The concept for this book materialised as a result of some brilliant research by University of Buckingham MA Archaeology students in 2014-15. Each examined a feature of the Stonehenge landscape from a different space and time perspective and produced work which contained a key focus on a neglected aspect of the multiple history of the area. Their dissertations have been edited into chapters and the broad scope of the collection covers people using, building and reshaping this landscape from the end of the Ice Age to the end of the Romano-British period. In doing so new detail about the richness and variety of ways generations of ordinary people understood the place is revealed.
The discovery of the internationally important Mesolithic site at Blick Mead by the University of Buckingham team, with specialist support from Durham and Reading Universities, the Stonehenge Hidden Landscapes Project and the Natural History Museum, provides a rich data set for students interested in the Mesolithic in general and the establishment of the Stonehenge landscape in particular.
3 Towards a methodological framework for identifying the presence of and analysing the child in the archaeological record, using the case of Mesolithic children in post-glacial northern Europe
Numerous commentators have demonstrated that, until recently, the place of children has been overlooked by archaeologists and this needs addressing. However, over the past 20 years or so, studies of the child in the archaeological record have been increasingly conducted. A number of these have considered the active and agentic roles engaged in by children rather than viewing them as simply the passive objects of adult behaviour and it is the active orientation that this study takes. There are many difficulties in accessing the child in the archaeological record particularly from pre-history. Nonetheless, an attempt has been made to develop an archaeological methodological framework for identifying the presence of and analysing the child in the archaeological record, applying it to the case of Mesolithic children in post-glacial north-western Europe, featuring the Mesolithic sites of Blick Mead, in Stonehenge landscape and Tubney Woods in Oxfordshire. Thus a process of archaeological triangulation is engaged. The methodologies comprising the framework include ethnographic analogy; analysis of material; landscape and object phenomenology; and archaeological experimentation. A review of interpretations of ‘child’ is also provided. The conclusion from the study is that triangulating an appropriate framework of archaeological methodologies can provide for a plausible understanding and interpretation of the lives of children in a specific context.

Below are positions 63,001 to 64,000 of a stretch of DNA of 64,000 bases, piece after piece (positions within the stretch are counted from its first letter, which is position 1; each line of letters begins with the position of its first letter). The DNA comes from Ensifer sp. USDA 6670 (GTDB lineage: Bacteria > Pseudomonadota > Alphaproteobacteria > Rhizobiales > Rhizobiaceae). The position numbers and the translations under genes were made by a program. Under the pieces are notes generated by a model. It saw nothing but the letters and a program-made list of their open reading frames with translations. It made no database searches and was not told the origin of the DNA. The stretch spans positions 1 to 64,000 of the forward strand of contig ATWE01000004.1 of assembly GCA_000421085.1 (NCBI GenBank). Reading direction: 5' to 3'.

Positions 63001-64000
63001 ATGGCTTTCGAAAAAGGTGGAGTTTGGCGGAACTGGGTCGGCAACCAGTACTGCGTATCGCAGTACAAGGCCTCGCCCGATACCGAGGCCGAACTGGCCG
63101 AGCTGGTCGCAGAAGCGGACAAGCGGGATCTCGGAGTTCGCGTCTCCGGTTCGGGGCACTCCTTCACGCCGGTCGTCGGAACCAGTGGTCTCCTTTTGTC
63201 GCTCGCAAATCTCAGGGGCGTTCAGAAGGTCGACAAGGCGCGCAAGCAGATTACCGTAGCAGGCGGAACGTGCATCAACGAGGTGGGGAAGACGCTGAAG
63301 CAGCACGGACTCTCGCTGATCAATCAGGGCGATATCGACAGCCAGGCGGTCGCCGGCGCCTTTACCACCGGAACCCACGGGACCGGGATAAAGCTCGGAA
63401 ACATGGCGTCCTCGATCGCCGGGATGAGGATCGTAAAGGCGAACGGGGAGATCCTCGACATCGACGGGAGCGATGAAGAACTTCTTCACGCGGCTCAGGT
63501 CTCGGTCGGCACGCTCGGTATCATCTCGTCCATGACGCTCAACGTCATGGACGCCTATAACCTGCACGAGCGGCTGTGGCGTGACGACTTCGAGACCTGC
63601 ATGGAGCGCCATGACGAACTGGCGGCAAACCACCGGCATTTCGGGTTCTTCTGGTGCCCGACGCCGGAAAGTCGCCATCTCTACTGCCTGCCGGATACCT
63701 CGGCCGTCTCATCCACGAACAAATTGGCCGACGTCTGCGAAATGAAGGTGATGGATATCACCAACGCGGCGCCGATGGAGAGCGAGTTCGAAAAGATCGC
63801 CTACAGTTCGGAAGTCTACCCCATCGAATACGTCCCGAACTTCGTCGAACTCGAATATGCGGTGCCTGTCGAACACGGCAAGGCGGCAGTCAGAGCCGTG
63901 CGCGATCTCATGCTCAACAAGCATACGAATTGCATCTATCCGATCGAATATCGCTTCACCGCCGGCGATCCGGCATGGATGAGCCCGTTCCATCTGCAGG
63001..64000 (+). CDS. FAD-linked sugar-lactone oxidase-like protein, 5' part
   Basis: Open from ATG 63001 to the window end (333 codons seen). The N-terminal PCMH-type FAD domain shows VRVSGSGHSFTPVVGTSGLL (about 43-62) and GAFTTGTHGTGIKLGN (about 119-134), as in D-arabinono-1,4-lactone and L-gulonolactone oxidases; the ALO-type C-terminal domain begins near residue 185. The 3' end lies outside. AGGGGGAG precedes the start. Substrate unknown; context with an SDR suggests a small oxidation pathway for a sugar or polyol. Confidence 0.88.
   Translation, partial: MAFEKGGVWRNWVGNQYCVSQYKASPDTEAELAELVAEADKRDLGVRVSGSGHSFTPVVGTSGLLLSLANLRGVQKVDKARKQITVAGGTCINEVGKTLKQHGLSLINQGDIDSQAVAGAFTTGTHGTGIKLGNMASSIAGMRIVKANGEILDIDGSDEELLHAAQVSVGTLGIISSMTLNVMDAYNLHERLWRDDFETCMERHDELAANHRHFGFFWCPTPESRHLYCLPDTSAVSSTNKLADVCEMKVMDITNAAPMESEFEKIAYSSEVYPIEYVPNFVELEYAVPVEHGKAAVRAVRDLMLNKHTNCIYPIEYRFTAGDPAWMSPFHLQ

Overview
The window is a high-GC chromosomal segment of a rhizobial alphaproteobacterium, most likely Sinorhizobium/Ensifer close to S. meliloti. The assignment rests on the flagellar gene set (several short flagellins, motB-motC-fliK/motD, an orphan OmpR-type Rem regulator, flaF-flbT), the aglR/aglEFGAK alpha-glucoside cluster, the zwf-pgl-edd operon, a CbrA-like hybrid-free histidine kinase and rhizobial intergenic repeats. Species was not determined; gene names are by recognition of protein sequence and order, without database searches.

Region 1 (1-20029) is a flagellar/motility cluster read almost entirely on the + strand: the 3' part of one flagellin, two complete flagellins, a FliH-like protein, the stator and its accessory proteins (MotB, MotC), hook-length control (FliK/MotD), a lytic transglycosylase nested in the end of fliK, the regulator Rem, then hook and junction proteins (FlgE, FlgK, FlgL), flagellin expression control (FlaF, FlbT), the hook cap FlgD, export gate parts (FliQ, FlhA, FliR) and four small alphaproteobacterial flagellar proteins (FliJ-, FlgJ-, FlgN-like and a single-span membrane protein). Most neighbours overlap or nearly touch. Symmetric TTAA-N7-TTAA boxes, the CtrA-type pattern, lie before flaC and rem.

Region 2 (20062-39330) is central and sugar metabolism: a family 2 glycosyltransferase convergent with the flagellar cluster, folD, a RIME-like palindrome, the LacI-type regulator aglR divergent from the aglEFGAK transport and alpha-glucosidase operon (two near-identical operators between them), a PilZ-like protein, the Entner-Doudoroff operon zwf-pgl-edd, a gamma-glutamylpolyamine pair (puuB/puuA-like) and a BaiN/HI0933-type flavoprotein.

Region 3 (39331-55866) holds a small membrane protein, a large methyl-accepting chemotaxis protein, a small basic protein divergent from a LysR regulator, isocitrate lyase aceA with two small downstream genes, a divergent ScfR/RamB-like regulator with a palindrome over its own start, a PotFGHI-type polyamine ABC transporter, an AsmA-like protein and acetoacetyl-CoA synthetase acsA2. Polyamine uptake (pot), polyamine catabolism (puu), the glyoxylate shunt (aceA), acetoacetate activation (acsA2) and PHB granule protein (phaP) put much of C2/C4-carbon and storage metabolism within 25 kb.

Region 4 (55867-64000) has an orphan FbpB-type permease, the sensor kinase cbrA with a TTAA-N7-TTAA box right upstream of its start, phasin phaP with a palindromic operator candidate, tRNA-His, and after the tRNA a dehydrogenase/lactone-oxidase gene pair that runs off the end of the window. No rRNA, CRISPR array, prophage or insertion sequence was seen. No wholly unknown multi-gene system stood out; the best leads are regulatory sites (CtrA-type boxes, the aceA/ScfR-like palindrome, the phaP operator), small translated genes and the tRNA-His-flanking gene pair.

The study reported here is an interpretation of what children’s lives might have been like in the Mesolithic Stonehenge landscape. It draws on an exploration of the use of a methodological...
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